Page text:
By Lemuel Chekai

The covid-19 induced devastation manifesting on an already choking Zimbabwean economy has left big guns in the southern African country’s media landscape hanging by a thread.

Decades of resource mismanagement, rampant corruption, among other external factors have been widely cited as chief drivers of the country’s dilemma.

To this end, in a bid to stay afloat, some of Zimbabwe’s mainstream media platforms have trimmed down staff members in order to cut costs.

But, harsh as it is, the operating terrain has proved lucrative for disruptive media practitioners like 263Chat — one of the country’s biggest online news platforms founded in 2012 — that is yet to retrench any of its staffers.

263Chat founder and chief executive, Nigel Mugamu. Image: Supplied

“We have actually recruited, we made some additions to the team during this covid-19 period,” says 263Chat founder and chief executive, Nigel Mugamu.

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According to Mugamu, years of hard work “on sure steps of one brick at a time”, coupled with principally abiding to journalism ethics has made the online news organisation stick out and command respect, trust and credibility which is now translating into business.

“Setting out, my approach was how do I make this sustainable and as I picked my competition I sought to contest for equal recognition and presence as that of traditional mainstream platforms,” said Mugamu.

He added, “I wanted something that would command some presence and class, a publication that would publish verified news. It makes it difficult to get advertising dollars from real established clients when you’re known for a sensationalist or liar.”

Years on, adverts of the biggest local bank, CBZ Holdings, telecommunications giant in the land, Econet Wireless, among other companies arrayed on 263Chat website and social platforms serve as testimony to credible and trustworthy reportage conducted at the firm.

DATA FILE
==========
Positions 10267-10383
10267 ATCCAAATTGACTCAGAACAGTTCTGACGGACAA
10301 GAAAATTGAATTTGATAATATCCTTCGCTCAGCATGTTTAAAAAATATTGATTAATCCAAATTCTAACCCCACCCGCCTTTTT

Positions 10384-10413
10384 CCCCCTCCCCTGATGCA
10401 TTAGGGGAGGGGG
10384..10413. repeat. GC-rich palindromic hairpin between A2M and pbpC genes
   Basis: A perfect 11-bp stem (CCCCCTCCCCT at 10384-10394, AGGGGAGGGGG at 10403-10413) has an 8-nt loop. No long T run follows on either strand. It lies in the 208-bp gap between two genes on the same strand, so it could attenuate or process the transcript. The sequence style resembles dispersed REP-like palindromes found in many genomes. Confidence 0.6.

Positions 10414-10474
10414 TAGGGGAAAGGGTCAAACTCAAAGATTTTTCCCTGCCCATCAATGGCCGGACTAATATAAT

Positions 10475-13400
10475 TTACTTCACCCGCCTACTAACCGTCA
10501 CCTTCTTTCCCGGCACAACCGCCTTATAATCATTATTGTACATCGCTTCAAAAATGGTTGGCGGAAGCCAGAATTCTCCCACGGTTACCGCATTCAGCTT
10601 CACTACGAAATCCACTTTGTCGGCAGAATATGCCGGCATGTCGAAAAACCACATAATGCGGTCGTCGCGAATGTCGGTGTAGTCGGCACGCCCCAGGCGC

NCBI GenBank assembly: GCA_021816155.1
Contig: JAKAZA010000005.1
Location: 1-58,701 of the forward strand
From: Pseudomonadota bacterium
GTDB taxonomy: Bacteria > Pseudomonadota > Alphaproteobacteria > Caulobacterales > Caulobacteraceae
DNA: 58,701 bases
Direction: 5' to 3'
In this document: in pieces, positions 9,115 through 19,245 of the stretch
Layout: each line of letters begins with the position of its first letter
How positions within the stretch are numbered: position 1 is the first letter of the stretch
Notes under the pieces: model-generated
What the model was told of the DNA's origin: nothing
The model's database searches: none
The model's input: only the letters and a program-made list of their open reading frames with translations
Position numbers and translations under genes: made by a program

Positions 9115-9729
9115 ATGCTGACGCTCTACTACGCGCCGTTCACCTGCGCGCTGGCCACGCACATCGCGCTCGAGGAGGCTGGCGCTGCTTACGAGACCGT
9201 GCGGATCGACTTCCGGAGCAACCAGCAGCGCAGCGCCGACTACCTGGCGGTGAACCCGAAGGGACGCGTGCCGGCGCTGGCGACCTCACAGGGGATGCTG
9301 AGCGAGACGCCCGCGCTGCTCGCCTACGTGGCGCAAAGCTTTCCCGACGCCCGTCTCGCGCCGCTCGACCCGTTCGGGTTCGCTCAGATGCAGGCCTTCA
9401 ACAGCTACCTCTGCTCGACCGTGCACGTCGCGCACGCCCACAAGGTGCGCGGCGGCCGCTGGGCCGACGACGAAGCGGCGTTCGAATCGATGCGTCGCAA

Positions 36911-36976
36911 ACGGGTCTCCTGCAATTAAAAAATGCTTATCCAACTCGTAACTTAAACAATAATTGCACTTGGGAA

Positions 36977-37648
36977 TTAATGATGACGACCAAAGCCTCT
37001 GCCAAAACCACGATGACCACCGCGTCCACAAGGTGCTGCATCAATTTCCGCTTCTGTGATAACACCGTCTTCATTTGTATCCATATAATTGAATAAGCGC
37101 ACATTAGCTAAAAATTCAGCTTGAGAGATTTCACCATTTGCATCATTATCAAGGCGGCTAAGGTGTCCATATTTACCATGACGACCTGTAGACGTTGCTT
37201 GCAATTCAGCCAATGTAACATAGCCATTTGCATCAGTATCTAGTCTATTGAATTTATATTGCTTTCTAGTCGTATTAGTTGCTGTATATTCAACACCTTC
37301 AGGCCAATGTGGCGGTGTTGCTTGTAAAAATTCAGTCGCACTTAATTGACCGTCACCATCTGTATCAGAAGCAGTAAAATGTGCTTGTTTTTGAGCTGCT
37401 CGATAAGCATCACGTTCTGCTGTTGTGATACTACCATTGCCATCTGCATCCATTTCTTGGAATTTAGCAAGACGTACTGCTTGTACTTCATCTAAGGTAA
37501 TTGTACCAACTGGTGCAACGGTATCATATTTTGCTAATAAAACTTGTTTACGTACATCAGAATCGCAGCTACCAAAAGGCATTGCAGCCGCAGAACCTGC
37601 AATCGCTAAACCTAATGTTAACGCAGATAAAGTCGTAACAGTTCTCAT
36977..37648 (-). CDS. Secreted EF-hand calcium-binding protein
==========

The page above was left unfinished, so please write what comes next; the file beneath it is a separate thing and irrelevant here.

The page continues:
However, what is now known today as competitive publication started back in 2012 as a Twitter handle by an accounting post graduate who wanted to bridge the gap between locals and foreign based Zimbabweans.

“After finishing my post graduate degree in the United Kingdom and coming back home in 2010 I noticed that there was a great divide between people who were here and those in the diaspora,” he recalls.

“At the time international media was only reporting about former president Robert Mugabe, his wife Grace and opposition leader Morgan Tsvangirai, something which left a lot of Zimbabweans abroad out of touch with on the ground matters of ordinary citizens.

“So in 2012 I had this idea to link these two parties, local and abroad Zimbabweans, through conversations on Twitter. At the time there was neither a business plan nor vision to establish a media house. I just saw a need for Zimbabweans to talk and understand each other better,” Mugamu says.

In no time he gathered an online community and would have weekly Twitter discussions on wide ranging topics.

With the handle gathering steam, Mugamu moved on to Facebook and Instagram before creating a news website in 2014.

“Success on social media gave me confidence that it was possible to start an online publication and challenge the mainstream,” he says.

Once a website was up and now building a team, the need to make the whole thing sustainable, with the cooperate world in contempt of online advertising at the time, saw Mugamu venturing into social media management and training workshops.

“This was how we were primarily generating revenue. However, as our social media reach grew the business focus shifted, the command enabled us to lure advertisers,” Mugamu says.

Currently 263Chat boasts of over 450,000 followers on Twitter, 145,000 Facebook followers and 30,000 Instagram followers.

In a bid to consolidate effective online presence, in 2017, the organisation pursued an ambitious initiative which would see information-starved ordinary citizens accessing news for free on WhatsApp, the country’s most popular social platform.

Examples of 263Chat e-papers sent out to Zimbabwean citizens living in remote areas.

“Seeing the thirst for news and knowledge among low income earners who can’t afford buying newspapers on a daily basis, we brought on board an initiative where we collect our daily stories into a pdf file and send it out at 6pm every day on WhatsApp,” Mugamu says.

The initiative has proved instrumental in nurturing informed citizens as daily news is reaching remote areas which were traditionally only privy of state manipulated and propaganda news.

According to Mugamu, the e-paper which goes out to over 70,000 subscribers, majority of whom are the poor, has created a rush among cooperates to advertise on the platform.

To register, readers send a WhatsApp message to a number shared on 263Chat cyber platforms indicating their wish to receive news. Within the organisation’s structures someone is then tasked to add the numbers into WhatsApp groups from which the e-paper would be dispatched.

Currently, the organisation houses 14 journalists and going forward, Mugamu is planning to open branches in neighbouring southern African countries.

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